Do You Mean New Insights or ‘New Insights’?
Which leads me to my final thought on the premise of the book. When we say we want fresh eyes or new insights on familiar passages, what exactly do we mean?
If it’s music, when I want fresh and new insights, do I mean it’s the same hymn but I now appreciate it better because I know it was composed by a mourning father as his ship sailed past the site where his daughters drowned? So it’s the same hymn played the same way but it’s now more significant to the listener.
Or in the second case, when I say fresh and new: do I mean it’s the same hymn but jazzed up, with drums and electric guitar, a faster tempo and more modern. It’s the same hymn but because it’s presented differently, it’s fresh to our ears.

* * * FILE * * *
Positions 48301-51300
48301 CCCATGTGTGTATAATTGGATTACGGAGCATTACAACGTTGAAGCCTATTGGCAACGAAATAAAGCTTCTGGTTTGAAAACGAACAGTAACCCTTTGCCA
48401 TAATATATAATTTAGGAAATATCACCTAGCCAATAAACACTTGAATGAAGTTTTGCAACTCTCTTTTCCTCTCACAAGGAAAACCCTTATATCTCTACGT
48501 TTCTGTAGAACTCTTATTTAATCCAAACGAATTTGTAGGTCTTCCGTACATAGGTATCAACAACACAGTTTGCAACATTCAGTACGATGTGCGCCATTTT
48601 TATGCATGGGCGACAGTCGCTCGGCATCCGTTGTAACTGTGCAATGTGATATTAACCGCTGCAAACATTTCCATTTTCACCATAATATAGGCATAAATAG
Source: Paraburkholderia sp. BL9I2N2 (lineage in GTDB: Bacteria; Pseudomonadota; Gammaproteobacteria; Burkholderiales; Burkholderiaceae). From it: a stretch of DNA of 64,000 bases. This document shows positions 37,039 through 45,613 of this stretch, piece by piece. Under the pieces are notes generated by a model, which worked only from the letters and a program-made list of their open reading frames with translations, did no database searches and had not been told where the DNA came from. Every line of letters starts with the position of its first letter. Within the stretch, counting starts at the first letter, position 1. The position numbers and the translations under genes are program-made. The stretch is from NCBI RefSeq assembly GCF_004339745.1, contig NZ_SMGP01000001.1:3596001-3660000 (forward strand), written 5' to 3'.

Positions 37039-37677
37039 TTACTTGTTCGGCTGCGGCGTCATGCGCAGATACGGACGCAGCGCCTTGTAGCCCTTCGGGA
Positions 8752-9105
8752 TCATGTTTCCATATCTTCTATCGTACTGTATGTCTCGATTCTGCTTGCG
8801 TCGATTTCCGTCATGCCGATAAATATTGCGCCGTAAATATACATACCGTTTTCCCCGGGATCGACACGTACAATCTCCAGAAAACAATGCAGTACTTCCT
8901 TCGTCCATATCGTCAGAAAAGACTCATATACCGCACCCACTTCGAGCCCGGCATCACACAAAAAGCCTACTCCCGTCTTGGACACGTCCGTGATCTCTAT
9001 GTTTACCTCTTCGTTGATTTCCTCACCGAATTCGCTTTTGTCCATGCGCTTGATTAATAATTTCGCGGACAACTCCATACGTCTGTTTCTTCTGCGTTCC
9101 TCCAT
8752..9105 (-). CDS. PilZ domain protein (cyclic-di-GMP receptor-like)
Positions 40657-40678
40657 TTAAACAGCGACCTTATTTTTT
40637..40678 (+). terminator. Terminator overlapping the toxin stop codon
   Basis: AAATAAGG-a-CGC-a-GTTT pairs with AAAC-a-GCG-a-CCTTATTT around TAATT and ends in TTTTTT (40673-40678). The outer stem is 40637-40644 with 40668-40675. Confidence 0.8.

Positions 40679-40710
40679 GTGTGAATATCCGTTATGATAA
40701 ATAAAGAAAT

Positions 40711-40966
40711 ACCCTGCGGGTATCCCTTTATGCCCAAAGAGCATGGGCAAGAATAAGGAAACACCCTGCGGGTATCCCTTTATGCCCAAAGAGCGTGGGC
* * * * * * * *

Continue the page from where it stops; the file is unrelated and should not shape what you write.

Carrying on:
Or in the third case, when I say fresh and new: do I mean change the song because the song has been overplayed and it’s about time for everyone to hear something different but the same.
We are not talking about music here, we are talking about interpretations.
My worry is some people like the idea of fresh eyes and new insights because they want, above everything else, novelty. That is dangerous and I would argue underlies the temptation “to go and serve other gods – gods that neither you nor your fathers have known.” (Deuteronomy 13:6). Novelty is not but it can be a form of idolatry.
For others, fresh eyes and new insights is a thunderclap to wake slumbering Christians. You have heard the Good Friday message so often, how can we make it as meaningful as the first time you heard it? Why don’t we show a clip from the movie the Passion of the Christ? Is it gimmicky? Maybe. Is it necessary? No. Does it help the congregation see what Jesus went through for sinners? Yes. So the audio-visual is meant to compensate for our lack of imagination and because we are so far away from that time and place. Thus, the text becomes fresh without changing the message.